Lack of workers is worsening childcare shortage, could impact entire economy

The National Association for the Education of Young Children (NAEYC), in their survey taken between June 15 and July 5, reported that “81% of respondents say it is the same or more difficult to recruit and retain qualified educators now than before the pandemic, with fully half of the respondents saying it is more difficult; this is particularly true for programs serving families who need financial assistance, 88% of whom report it is as or more difficult.”

According to the report, the main reason for this difficulty in hiring was because childcare providers could not compete with the high wages that other businesses were providing. Unemployment benefits were also cited as a reason why providers preferred to stay home rather than return to work.

Weeks after the expanded unemployment benefits ended, the situation has not changed. Even in Minnesota, a lot of providers are still having difficulty finding workers. Some are even experiencing high quit rates. What is the reason for this? A deep analysis still brings us back to a government-caused worker shortage.

Childcare is generally a low-wage industry. This is because childcare is very labor-intensive and there are no mechanisms through which providers can increase productivity over time. Therefore, it takes a big number of providers to take care of a small number of kids, causing the costs of providing care to be high.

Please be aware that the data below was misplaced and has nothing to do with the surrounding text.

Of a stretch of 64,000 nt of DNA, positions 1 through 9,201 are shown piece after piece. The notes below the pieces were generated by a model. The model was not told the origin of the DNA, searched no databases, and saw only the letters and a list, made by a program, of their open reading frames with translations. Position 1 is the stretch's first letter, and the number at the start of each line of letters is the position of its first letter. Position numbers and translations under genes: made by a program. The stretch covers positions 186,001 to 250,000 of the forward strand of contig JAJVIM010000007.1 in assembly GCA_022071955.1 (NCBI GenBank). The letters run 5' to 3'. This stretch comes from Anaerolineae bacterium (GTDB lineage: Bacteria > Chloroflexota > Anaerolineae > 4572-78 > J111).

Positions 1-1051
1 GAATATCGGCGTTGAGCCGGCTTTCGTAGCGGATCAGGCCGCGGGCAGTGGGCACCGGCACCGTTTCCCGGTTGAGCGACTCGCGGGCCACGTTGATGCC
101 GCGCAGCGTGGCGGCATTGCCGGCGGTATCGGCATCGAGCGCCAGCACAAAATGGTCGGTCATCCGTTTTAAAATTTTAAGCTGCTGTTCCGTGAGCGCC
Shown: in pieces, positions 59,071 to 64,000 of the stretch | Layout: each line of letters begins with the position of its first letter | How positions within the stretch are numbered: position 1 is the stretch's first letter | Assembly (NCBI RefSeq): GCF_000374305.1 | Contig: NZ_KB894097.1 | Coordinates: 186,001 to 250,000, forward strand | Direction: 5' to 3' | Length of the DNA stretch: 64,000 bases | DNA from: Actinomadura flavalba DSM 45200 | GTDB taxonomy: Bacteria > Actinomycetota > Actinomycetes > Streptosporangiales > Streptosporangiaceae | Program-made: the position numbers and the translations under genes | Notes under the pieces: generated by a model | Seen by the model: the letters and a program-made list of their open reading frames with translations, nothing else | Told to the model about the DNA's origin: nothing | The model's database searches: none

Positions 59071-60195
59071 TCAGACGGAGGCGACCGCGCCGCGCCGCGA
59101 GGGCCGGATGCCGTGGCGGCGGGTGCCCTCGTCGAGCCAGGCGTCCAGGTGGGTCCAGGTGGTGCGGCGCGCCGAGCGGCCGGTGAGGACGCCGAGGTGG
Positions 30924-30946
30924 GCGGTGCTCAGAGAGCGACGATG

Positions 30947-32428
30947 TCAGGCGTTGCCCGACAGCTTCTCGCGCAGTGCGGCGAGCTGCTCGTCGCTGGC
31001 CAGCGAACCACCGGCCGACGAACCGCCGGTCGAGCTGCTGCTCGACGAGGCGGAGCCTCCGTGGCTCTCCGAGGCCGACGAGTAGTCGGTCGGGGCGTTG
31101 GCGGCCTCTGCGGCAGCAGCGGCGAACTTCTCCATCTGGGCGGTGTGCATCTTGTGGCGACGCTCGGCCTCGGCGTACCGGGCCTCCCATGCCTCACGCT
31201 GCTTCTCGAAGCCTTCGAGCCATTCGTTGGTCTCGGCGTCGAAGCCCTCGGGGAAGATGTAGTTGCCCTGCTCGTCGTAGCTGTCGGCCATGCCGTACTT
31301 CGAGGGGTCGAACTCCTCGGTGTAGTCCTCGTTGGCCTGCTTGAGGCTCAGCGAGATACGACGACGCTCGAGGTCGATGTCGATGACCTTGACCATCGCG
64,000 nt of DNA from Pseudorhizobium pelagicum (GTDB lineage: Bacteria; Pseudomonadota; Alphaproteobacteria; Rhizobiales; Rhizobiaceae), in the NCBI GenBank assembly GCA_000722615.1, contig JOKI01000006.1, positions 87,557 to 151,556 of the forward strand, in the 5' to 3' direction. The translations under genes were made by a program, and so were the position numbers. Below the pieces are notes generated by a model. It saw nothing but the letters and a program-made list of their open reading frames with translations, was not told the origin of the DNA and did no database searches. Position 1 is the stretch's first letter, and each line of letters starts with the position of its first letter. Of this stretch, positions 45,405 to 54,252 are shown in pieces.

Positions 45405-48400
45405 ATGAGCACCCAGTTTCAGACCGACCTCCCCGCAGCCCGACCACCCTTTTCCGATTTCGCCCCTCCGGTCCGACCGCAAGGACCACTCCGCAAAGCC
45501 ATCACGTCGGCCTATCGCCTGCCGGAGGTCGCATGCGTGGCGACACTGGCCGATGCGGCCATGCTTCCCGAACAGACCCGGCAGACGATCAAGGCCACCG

During the pandemic, expanded unemployment benefits caused workers to stay home, leading to worker shortages. Signs indicate that the government’s subsidization of leisure has encouraged workers to not return to their old jobs. Data indicates that even though unemployment numbers are declining, job vacancies still remain significantly over the number of unemployed individuals receiving jobless benefits.

In response to this trend, numerous businesses are continuing to raise wages in order to attract workers. Childcare providers, however, cannot compete. The economic setup of the childcare industry makes it impossible to find cost-saving mechanisms that would allow providers to get higher pay without raising tuition on parents.

Considering that parents need childcare to go to work, the inability of providers to find workers will keep more parents out of the workforce, further worsening the worker shortage. Evidence already indicates that parents are facing high tuition and even long waitlists for childcare as they try to return to work.

Of course, some people will look at this problem and think that grants and subsidies are the best way to tackle this issue. But the worker shortage problem would not exist if it weren’t for government action in the first place. Grants and subsidies, furthermore, only transfer the cost of bad government policy to taxpayers, doing nothing for providers which close permanently due to worker shortages or other issues.

What can be done

The worker shortage is something that is facing the entire economy, but overregulation in childcare makes it especially hard for providers to compete with other businesses.

According to research, one of the issues that workers complain about is the stringent hiring requirements associated with childcare work. At a time when restaurants are starting at $15 or more, the industry doesn’t pay anyone to go through the complex training system for a job that pays, on average, $12 an hour. Therefore, loosening certain requirements in the childcare system would contribute to getting workers back in the system.

Notwithstanding, lawmakers need to realize that paying people not to work encourages them to do just that.